Skeptical Inquirer magazine (March/April 2015) published a study by Charles S. Reichardt and Ian A. Saari: "When Don't the Highly Educated Believe in Evolution? The Bible-Believers Effect." The following is commentary.
Joe Szimhart (April 22, 2015)
High IQ and Faith The results of research that Bible-believers with higher education are more likely to not believe in evolution or global warming does not surprise me (“The Bible Believer's Effect,” Reichardt and Saari, SI Vol. 39, No. 2). My long experience conducting interventions with people in cults, sects, and new religions since the early 1980s reflects those results. Most of my clients in cults over the decades have had higher than average educations. Reichardt and Saari offer standard explanations for this effect including belief strength, confirmation bias, need for consistency, and over confidence. Lately, I have been reformulating what it is that draws people to absolute faith claims and I find that it is not faith at all. The Bible-believer's effect is the result of social influences surrounding the certainty to knowledge that something is true. People in general are naturally attracted to transcendent propositions and to an immediate apprehension or experience of knowledge. We all at times wish we had and some (perhaps most) believe that we have some kind of extra sensory knowledge. This inner desire persists despite evidence to the contrary. That desire may be inherent and comes from a category of epistemology called gnosis. According to Gilles Quispel (2005), gnosis is the third component of the European cultural traditions. We use three ways to understand and apprehend reality: Gnosis, faith, and reason. Gnosis may be the most primitive aspect of how we know in evolutionary terms. We can say that animals employ a form of gnosis to respond to and survive in the environment. We use words like instinct, genetic programming, and natural response to explain how animals know how to behave. We tend not to project faith and reason onto animals although it appears that something like faith occurs when animals “trust” a herd leader or in their ability to avoid a predator nearby. Also, it appears that animals can “figure something out” as when a raven or monkey employs a new tool to retrieve food from a hole. In this model faith and reason were born of gnosis and no one aspect can be independent of the other. Of course, faith and reason in humans is dramatically more apparent and expressed. My success (when it occurs) in helping people de-convert from bad faith and to end cult behaviors comes not from opposition to gnosis and faith but from a reasonable appreciation of those aspects. I am not being coy here. This is not about compromise, but it is about recognition that all human beings know in these ways. Briefly, here are references: Peter Meusburger et al. (eds.) in 2008 published Clashes of Knowledge that contains an article (Chapter 7) by Wouter J. Hanegraaff, “Reason, Faith, and Gnosis: Potentials and Problematics of a Typological Construct.” Hanegraaff refers to the research of Gilles Quispel (1916 - 2006) in Gnosis: The Third Component of the European Cultural Tradition (Quispel, 1988/2005). With Quispel, Hanegraaff notes that gnosis is a “kind of intuitive, non-discursive, and salvational knowledge of one’s own true self and of God.” In the very least, gnosis is that sense of identity you have when you are not thinking about identity. It is what you are using to have faith and to be reasonable. To simplify, here is Hanegraaff’s “Typology of Three Basic Kinds of Knowledge:” Characteristics of Knowledge Claimed include analytic categories of reason, faith, and gnosis. Reason is both communicable and verifiable. Faith is communicable but not verifiable. Gnosis is neither communicable nor verifiable. According to this typology, gnosis is that extraordinary aspect of knowledge that is not communicable and not verifiable. Crude examples of gnosis in action occur when someone says “It just is,” or “My experience tells me that it is true,” or “I have the Holy Spirit within me,” or “I have no words to describe what happened to me, but I was profoundly changed.” This is what drives the average skeptic crazy when faced with that passive aggressive smile on the face of a true believer during an argument about a belief. This is also where discussion breaks down and the “reasonable” skeptic throws up his hands and walks away. During interventions, this is precisely where the discussion can get productive. The argument is not whether gnosis exists or faith as such is “wrong” or is false reasoning, rather it asks: How well is gnosis being employed in matters of faith and reason? The actual term gnosis only comes into play when the group or cult in question claims to represent a Gnostic tradition or some technique to produce more gnosis, as if that were possible. Regarding the Bible-Believers Effect, I do not see it as mere faith or certain faith, but more as believers claiming to “know” the truth, the knowledge that is “beyond understanding” (Job 36:26; Acts 17:11; Philippians 4:7) and that is the problem—it is a misapplication of faith. This is gnosis locked up in faith without reason, and faith without reason is always doomed to be constricted. In effect, it is not so much that Bible-believers claim to be God in the knowledge that comes from their God, but that their ideas become God in their absolute and unreasonable convictions. That misuse of gnosis is idolatry of ideas in the mind, which is something that Sir Francis Bacon alluded to when he discussed his Four Idols: Idols of the Cave are those which arise in the mind of the individual.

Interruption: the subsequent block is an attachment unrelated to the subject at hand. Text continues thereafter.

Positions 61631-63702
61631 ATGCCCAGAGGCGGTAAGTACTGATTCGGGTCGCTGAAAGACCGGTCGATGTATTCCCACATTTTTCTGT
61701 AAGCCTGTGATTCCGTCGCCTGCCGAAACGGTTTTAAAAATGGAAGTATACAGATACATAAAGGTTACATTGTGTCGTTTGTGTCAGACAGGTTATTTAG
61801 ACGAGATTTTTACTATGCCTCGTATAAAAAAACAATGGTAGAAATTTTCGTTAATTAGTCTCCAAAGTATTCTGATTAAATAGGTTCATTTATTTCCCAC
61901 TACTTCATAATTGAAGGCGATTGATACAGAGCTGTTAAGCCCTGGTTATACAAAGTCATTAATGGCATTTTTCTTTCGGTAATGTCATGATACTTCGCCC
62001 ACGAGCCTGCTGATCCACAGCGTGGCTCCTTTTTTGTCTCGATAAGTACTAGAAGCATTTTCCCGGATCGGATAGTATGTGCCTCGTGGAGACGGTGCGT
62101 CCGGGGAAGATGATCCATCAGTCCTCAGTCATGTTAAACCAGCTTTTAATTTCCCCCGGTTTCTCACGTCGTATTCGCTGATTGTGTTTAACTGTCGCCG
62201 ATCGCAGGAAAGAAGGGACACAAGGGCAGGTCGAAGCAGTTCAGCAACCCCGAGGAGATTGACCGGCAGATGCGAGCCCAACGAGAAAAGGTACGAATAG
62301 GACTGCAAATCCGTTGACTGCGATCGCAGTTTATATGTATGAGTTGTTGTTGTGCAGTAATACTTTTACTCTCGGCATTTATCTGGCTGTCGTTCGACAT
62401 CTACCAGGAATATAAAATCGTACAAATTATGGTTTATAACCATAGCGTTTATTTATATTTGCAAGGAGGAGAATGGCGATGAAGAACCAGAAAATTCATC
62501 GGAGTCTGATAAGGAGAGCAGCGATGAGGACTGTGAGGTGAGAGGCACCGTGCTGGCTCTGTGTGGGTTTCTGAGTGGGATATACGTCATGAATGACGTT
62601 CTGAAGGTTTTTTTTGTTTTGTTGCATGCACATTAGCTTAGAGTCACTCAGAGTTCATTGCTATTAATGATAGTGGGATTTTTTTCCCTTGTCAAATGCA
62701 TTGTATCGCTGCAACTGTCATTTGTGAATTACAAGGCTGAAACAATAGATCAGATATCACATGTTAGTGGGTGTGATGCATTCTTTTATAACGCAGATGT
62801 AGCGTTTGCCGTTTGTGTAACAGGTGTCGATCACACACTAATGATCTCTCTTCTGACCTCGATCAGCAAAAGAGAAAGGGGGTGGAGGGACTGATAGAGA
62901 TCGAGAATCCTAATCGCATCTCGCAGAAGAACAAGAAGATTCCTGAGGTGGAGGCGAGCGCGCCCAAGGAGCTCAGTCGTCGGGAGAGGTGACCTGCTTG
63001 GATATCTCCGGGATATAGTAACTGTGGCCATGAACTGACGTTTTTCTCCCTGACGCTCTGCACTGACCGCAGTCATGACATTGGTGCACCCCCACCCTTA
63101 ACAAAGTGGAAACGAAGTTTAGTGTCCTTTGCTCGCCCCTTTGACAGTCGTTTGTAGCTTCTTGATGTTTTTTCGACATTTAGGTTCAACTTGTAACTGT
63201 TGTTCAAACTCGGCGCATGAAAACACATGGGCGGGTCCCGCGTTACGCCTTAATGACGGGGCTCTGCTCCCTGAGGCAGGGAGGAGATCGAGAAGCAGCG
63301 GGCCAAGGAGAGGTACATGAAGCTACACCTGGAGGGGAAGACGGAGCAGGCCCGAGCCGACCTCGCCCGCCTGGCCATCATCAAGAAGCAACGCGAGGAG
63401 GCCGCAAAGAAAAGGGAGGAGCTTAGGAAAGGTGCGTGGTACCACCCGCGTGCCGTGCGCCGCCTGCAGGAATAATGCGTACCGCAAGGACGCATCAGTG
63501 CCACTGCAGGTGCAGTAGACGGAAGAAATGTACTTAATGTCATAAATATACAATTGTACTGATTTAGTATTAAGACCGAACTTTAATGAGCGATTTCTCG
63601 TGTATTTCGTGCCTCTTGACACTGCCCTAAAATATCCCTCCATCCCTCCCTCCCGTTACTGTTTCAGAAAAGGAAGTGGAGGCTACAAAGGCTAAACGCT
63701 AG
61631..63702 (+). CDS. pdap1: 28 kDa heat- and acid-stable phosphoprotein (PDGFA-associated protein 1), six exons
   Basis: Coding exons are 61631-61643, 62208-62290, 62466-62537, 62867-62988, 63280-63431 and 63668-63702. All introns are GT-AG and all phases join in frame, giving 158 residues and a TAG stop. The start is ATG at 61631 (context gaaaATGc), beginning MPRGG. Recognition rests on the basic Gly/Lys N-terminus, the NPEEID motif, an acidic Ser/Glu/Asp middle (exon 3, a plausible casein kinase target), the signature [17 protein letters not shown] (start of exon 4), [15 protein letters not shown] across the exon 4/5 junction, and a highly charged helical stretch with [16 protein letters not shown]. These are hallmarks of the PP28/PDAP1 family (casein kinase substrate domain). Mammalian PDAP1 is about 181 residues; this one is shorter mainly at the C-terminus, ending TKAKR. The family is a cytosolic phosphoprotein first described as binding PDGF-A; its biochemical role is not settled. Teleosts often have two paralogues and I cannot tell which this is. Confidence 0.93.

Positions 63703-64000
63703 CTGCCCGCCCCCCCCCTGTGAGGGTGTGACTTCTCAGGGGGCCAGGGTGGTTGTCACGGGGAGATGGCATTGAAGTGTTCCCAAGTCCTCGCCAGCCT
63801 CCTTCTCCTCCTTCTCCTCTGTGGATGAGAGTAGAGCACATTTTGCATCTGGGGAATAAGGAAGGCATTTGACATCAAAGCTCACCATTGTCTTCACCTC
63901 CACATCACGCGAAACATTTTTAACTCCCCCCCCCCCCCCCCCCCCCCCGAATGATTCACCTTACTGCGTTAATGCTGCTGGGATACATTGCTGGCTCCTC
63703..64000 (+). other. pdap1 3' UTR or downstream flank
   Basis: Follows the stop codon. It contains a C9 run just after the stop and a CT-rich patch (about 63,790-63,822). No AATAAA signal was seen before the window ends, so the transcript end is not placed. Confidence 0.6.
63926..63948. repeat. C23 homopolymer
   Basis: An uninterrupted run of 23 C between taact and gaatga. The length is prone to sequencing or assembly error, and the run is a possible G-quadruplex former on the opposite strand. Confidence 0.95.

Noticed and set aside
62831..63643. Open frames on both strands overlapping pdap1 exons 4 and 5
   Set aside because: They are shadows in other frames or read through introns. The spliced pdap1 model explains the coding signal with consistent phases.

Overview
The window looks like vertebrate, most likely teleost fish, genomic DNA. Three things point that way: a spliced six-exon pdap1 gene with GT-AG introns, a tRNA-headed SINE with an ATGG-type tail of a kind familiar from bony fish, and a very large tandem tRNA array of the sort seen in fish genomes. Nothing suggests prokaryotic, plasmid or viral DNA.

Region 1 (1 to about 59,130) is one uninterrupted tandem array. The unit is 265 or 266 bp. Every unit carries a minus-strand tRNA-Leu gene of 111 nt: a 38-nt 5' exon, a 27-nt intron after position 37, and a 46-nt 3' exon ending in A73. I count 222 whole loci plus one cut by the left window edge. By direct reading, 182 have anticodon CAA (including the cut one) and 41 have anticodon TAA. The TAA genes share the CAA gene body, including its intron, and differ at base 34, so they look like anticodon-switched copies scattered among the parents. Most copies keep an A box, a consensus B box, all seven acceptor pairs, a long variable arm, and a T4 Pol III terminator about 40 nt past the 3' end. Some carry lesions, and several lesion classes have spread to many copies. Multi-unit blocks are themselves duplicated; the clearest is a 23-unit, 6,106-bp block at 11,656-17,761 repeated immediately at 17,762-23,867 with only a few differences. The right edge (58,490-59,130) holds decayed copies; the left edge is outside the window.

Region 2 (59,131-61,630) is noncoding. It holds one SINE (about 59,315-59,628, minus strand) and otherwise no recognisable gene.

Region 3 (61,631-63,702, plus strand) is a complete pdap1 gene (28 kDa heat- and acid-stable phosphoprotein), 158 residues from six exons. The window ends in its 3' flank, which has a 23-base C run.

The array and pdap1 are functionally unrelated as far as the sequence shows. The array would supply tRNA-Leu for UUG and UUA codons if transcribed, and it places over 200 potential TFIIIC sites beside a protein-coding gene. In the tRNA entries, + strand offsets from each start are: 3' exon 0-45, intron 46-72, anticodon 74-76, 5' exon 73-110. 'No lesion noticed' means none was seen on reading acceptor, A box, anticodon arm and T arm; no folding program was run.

For more on three categories of knowledge claims see:
Clashes of Knowledge: Orthodoxies and Heterodoxies in Science and Religion edited by Peter Meusberger, et al (2010)
especially Chapter 7:
"Reason, Faith, and Gnosis: Potentials and Problematics of a Typological Construct" by Wouter Hanegraaff